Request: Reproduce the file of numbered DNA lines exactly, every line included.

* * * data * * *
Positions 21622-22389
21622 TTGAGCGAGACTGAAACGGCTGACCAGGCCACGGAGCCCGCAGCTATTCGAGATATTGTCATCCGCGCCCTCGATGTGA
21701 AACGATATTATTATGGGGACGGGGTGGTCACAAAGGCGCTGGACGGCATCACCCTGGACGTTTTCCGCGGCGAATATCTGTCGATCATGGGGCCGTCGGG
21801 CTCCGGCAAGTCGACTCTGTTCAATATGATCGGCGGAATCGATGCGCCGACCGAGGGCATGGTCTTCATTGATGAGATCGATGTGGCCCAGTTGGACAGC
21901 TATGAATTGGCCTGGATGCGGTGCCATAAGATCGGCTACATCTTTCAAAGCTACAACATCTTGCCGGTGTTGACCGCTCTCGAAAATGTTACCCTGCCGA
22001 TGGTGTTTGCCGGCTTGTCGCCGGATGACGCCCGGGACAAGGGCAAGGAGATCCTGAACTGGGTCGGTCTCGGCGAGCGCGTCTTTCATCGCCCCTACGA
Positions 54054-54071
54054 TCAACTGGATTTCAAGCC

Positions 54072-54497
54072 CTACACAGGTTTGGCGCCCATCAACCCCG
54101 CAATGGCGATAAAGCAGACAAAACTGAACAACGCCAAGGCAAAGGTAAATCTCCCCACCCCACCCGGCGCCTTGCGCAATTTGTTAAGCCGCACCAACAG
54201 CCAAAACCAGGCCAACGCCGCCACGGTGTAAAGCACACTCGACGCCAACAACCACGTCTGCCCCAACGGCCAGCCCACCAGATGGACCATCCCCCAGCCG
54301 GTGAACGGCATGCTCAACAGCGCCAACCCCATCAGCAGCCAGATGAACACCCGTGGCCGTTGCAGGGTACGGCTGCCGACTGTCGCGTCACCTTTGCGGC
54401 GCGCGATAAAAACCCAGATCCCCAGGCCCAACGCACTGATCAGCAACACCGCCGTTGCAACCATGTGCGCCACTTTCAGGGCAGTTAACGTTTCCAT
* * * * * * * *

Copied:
Positions 21622-22389
21622 TTGAGCGAGACTGAAACGGCTGACCAGGCCACGGAGCCCGCAGCTATTCGAGATATTGTCATCCGCGCCCTCGATGTGA
21701 AACGATATTATTATGGGGACGGGGTGGTCACAAAGGCGCTGGACGGCATCACCCTGGACGTTTTCCGCGGCGAATATCTGTCGATCATGGGGCCGTCGGG
21801 CTCCGGCAAGTCGACTCTGTTCAATATGATCGGCGGAATCGATGCGCCGACCGAGGGCATGGTCTTCATTGATGAGATCGATGTGGCCCAGTTGGACAGC
21901 TATGAATTGGCCTGGATGCGGTGCCATAAGATCGGCTACATCTTTCAAAGCTACAACATCTTGCCGGTGTTGACCGCTCTCGAAAATGTTACCCTGCCGA
22001 TGGTGTTTGCCGGCTTGTCGCCGGATGACGCCCGGGACAAGGGCAAGGAGATCCTGAACTGGGTCGGTCTCGGCGAGCGCGTCTTTCATCGCCCCTACGA
Positions 54054-54071
54054 TCAACTGGATTTCAAGCC

Positions 54072-54497
54072 CTACACAGGTTTGGCGCCCATCAACCCCG
54101 CAATGGCGATAAAGCAGACAAAACTGAACAACGCCAAGGCAAAGGTAAATCTCCCCACCCCACCCGGCGCCTTGCGCAATTTGTTAAGCCGCACCAACAG
54201 CCAAAACCAGGCCAACGCCGCCACGGTGTAAAGCACACTCGACGCCAACAACCACGTCTGCCCCAACGGCCAGCCCACCAGATGGACCATCCCCCAGCCG
54301 GTGAACGGCATGCTCAACAGCGCCAACCCCATCAGCAGCCAGATGAACACCCGTGGCCGTTGCAGGGTACGGCTGCCGACTGTCGCGTCACCTTTGCGGC
54401 GCGCGATAAAAACCCAGATCCCCAGGCCCAACGCACTGATCAGCAACACCGCCGTTGCAACCATGTGCGCCACTTTCAGGGCAGTTAACGTTTCCAT